Re: Bug#374373: ITP: googleearth-package -- utility for automatically building a Google Earth Debian package
"Wesley J. Landaker" <email@example.com> wrote in message
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I agree that programs that use mechanisms other than the package manager to
manage files can be a real pain, but remeber that a GNU/linux system is not
guarenteed to have any package manager at all. On such a system self-updates
can be quite usefull. Also remeber that /usr/local is not managed by package
managers, so programs that live there can manage their files however they
want without any problems.
Joe Smith wrote:
Is this really needed? Google was very careful in making sure that the
package installs in /usr/local, and does not interfere with the
system. Normally the main reason why a debian package is better than
what upsteam distributed is because using upstreams packages will mess
with stuff it should not touch.
Well, it doesn't install in /usr/local (by default, you can get it
there) but in a user's home directory. Actually, perhaps if you run it
as root it will pick /usr/local by default, but I didn't try that (I
don't usually run things as root, even stuff from Google).
Google Earth takes care of its own updates by prompting the user, and
allowing them to download and run the new installer (or at least it
does on windows, and I can't imagine why the linux version would not).
Needing to use a *-package utility prevents automatic updates anyway,
and does not simplify installation much if any. So the only real
advantage would seem to be that it would make Google Earth easier to
uninstall. Well I guess it simplifies pushing updates out to a bunch
of workstations, but in most cases users should just download the the
.bin and run it.
Apparently, the "easier to uninstall" is a bigger deal to me than it is
to you. So this utility may not be for you.
There has only been one version out for GNU/Linux as far as I'm aware,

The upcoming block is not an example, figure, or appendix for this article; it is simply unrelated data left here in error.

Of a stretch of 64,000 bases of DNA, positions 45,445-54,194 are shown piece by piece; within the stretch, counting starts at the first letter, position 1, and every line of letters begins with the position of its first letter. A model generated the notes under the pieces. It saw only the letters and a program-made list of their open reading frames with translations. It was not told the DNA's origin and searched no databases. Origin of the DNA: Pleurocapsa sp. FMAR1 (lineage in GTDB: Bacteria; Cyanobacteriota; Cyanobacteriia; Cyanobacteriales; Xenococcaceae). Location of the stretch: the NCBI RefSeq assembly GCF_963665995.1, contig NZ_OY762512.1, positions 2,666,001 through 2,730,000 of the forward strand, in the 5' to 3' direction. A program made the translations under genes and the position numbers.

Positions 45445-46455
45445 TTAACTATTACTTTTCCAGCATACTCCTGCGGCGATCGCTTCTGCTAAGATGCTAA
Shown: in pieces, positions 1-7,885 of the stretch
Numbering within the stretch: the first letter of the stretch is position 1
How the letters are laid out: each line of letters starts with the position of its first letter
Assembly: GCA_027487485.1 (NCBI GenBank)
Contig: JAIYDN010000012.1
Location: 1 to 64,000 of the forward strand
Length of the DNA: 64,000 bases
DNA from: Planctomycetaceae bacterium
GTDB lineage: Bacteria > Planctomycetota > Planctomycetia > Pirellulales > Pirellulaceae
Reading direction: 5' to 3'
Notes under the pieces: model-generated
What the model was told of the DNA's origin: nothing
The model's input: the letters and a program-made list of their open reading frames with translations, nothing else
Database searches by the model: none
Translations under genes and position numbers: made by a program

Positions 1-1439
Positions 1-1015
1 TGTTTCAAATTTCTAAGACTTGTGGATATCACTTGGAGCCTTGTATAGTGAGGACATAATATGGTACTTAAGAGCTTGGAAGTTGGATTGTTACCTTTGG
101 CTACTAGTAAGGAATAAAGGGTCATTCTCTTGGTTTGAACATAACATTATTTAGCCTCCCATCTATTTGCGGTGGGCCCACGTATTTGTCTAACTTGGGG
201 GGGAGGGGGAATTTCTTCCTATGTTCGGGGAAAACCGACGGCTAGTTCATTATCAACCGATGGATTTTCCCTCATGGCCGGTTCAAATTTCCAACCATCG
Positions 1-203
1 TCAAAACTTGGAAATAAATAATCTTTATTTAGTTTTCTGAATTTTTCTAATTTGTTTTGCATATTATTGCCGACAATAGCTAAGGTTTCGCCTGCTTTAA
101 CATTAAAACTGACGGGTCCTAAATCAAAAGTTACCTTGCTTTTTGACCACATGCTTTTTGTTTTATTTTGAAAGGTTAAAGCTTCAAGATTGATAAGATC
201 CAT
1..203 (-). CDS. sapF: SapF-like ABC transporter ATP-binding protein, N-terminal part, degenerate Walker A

so I'm not sure anyone knows exactly how the updater works. Seeing how
their software is packaged, I actually don't see any way that the
Debianized version would break updates if run as root (which would have
to be the case anyway unless every user has their own version) but
personally I don't like programs that try to update themselves outside
of package management.
I'm pretty sure that it simply downloads and run the new installer. This is
what it does on windows. The problem is that if a user uses the installer,
and installs into /usr (like the debian package presumably does) then unless
the debian package puts everything in exactly the same spot the installer
would have, then it will not be possible to fully uninstall using the debs.
Anyway, there are a few advantages:
* Once you've made the package, you can install on multiple machines
* It's much cleaner, as you have a managed Debian package to
* In-program updates are optional (run as root and do them, or don't).
* If you don't like doing it this way, nobody is going to make you do
But the most important one of all is: I've found it useful, I've got it
working, and I'd like to give others an opportunity to use it if they
Fair enough. Ideal would be to recive permission from upstream to simply
repackage the files in the tarballs into a non-free deb, possibly showing
the EULA as a debconf question of the highest priority. Preseeding the EULA
question could easilly be seen as pre-accepting the EULA, so that should not
be a problem. With a package like that, the only potiential problem is the
programs internal update mechanism. Perhaps Google would consider adding a
way to remove/hide the internal update choice.